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Grindstone Caves Trail

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52km from Winterton

-29.1187, 29.4383


+27 33 845 1000

Easy to moderate difficulty; Suitable for children


You don't get shorter and better walks than this in these or any other mountains. In just one hour from a public rest camp, you will find yourself deep in the wilderness, with not one but two large caves to chose from - caves that ring with the consequences of a dramatic past. Even the grindstones from which the shelters got their names still lie there on the cave floor. They date from the early 1800s, when the vulnerable Amahlubi people were chased by Zulu impis from the plains into the mountains. But even before that, these, and indeed all the hundreds of caves that dot the sandstone at the base of the main Drakensberg ramparts, sheltered small clans of Stone Age San, who are members of the oldest human line on earth.

The hike starts out the back of Injesuthi hutted camp, passing the small rondavels of the original Solitude resort, and almost immediately begins to climb the grassy hill. The hillside is littered with large boulders, around which are clusters of small trees and shrubs, while proteas grow on the more exposed slopes. The path climbs steadily towards the rock band and then ascends in large steps, where you'll almost certainly need to stop a few times to catch your breath. You then traverse the steep slope high above the Old Woman Stream, which rises against the main escarpment high up against the outline of the Old Woman Grinding Corn.

Below is dense forest, but there is no way of getting there. After just three kilometres, you come to the first of the two caves and should see at least two broken grindstones. Because of the steepness and the exposed feeling on the higher slopes, it feels like you have walked at least double that distance. You'll find the second cave on the same level about 50 metres further along. The first cave is the bigger and the more homely of the two, while the second has a small waterfall running over the lip, which freezes in winter. Up the valley you can see Monk's Cowl thrusting into the sky like a huge assegai, recalling the Zulu name for these mountains - Qathlamba, the barrier of spears.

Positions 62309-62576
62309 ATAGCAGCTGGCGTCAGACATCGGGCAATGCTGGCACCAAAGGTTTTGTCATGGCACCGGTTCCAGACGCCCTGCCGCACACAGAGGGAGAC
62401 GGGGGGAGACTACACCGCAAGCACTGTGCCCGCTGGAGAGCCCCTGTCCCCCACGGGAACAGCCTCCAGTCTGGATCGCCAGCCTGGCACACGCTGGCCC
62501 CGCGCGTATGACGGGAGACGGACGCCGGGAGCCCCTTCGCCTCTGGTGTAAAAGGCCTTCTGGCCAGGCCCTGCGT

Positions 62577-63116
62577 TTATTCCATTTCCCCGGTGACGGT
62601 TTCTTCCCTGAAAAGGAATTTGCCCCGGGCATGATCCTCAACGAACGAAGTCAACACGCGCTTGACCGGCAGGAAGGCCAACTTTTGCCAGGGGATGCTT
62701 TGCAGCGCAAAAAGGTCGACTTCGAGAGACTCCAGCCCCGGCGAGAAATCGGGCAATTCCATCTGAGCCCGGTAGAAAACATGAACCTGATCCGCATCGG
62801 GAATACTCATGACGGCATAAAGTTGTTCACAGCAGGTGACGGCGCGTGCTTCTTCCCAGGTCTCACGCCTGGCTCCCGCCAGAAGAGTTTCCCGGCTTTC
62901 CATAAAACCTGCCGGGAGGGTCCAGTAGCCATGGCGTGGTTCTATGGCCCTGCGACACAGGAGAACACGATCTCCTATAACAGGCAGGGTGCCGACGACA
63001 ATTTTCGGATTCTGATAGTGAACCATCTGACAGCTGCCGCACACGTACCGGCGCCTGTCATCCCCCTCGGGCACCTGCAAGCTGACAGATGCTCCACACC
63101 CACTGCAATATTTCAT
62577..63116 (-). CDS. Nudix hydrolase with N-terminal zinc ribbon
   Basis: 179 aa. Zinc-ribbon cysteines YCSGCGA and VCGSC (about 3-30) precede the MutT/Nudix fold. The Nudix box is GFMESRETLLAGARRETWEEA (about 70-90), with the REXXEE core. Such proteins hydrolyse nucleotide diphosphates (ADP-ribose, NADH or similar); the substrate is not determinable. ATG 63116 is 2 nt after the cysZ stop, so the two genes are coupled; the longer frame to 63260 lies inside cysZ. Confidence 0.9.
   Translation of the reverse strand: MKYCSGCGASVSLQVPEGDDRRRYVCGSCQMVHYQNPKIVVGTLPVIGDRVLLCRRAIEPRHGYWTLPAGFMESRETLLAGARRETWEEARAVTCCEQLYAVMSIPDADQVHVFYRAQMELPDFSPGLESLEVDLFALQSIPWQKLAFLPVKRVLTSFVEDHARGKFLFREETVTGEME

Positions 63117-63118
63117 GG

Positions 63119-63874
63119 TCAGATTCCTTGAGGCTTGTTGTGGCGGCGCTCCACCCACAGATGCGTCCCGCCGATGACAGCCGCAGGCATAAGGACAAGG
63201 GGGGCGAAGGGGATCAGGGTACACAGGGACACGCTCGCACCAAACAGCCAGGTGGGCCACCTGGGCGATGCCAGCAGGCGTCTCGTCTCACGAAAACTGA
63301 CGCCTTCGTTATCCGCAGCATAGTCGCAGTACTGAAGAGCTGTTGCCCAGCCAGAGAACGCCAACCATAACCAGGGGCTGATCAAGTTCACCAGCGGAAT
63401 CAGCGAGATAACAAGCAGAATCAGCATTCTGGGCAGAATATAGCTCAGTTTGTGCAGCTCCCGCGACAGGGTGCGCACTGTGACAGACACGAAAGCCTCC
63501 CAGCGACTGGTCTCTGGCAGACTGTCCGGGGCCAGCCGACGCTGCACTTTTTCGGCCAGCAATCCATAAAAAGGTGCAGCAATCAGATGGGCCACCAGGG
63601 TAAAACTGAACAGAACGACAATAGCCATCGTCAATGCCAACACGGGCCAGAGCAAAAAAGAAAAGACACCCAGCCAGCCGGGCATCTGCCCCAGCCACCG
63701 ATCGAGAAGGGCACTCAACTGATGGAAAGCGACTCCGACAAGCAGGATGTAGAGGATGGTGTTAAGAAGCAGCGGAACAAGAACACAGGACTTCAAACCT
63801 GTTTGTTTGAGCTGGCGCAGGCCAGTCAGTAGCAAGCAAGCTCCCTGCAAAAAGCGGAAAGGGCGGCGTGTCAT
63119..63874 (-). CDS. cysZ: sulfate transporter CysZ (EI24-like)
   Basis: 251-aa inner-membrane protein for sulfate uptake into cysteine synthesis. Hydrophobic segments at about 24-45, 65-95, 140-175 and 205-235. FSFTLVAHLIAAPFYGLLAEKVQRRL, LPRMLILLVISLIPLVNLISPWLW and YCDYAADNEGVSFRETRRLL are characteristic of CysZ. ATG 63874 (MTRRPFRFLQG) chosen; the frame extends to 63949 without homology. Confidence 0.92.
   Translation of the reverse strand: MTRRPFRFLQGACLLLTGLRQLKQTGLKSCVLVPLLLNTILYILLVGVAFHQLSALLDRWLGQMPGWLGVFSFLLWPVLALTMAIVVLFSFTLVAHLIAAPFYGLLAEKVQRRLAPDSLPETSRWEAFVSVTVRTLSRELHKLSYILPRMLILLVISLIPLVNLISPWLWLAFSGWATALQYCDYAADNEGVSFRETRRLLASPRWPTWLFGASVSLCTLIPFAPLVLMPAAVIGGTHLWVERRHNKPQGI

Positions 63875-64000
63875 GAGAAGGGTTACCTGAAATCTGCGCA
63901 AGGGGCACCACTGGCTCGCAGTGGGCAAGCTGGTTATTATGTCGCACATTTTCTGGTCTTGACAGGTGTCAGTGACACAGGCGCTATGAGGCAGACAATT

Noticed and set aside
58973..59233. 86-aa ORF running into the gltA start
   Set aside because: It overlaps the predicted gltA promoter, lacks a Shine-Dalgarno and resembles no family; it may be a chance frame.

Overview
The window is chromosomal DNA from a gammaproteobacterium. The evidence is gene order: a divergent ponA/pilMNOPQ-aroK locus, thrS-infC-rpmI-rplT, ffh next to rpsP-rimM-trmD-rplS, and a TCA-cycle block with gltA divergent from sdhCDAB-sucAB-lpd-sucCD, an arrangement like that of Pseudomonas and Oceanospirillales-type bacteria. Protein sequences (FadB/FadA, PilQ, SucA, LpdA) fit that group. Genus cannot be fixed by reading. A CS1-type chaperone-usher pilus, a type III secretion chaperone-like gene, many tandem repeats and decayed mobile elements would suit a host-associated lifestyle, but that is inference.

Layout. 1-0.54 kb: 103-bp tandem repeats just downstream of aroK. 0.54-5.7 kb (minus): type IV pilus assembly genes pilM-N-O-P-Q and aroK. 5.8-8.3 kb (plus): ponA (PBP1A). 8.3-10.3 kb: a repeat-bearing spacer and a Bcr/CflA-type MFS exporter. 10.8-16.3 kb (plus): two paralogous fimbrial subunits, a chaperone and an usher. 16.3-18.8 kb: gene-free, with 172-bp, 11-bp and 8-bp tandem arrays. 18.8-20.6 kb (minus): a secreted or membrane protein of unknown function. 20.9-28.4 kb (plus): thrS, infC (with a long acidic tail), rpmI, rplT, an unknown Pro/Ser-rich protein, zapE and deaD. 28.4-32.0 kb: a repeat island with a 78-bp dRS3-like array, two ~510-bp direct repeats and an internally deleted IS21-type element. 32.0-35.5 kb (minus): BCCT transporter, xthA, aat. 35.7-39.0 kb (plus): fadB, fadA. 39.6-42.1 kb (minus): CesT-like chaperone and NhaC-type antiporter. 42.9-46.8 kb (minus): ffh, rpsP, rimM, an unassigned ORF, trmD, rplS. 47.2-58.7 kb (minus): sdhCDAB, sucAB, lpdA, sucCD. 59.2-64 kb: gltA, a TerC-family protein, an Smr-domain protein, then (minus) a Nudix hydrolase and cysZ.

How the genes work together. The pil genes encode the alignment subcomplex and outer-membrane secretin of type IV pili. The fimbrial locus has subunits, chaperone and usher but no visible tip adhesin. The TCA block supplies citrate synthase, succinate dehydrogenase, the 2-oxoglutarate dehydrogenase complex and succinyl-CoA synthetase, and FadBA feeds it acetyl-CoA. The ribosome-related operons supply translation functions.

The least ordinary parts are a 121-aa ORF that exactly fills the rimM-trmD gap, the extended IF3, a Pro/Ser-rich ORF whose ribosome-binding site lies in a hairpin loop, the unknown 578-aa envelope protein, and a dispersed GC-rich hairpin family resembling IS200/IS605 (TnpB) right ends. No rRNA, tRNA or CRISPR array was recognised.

You can lengthen the return trip by taking the path to the head of this valley and then going right (north) via Cataract Valley and Del'mhlwazini Stream back to camp for a seven-kilometre round trip.

uKhahlamba Drakensberg

KwaZulu Natal


The Drakensberg mountain range begins its rise in the Eastern Cape, running along the length of KwaZulu-Natal’s western border. It also extends in fits and starts into Mpumalanga and covers a vast area stretching into the mountain kingdom of Lesotho.

It is generally agreed that the ‘Dragon mountains’ got their name from their ragged, irregular silhouette that looks like a dragon’s back from a distance. It was so-named by Dutch settlers. Another, albeit less popular, explanation is that early settlers were told by the locals that dragons lived in the mountains. This theory was given a bit more credence when numerous dinosaur footprints were discovered in the Eastern Free State.

The Zulu tribe has given the mountains its own, equally descriptive name – Ukhahlamba, or ‘the barrier of spears’. Whatever the language and whatever the explanation, there is no argument that the Drakensberg mountains are evocative and mysterious. It is a wild and beautiful area that can change from sunny to snowy in mere moments.

In 2001 a park was established that encompasses a huge tract of the mountains. Known as the Maloti-Drakensberg Transfrontier Conservation Area, it covers 13 000km² of Lesotho and KwaZulu-Natal. It includes the Ukhahlamba Drakensberg Park, a World Heritage Site that by itself covers some 2 400km² and is 150km long.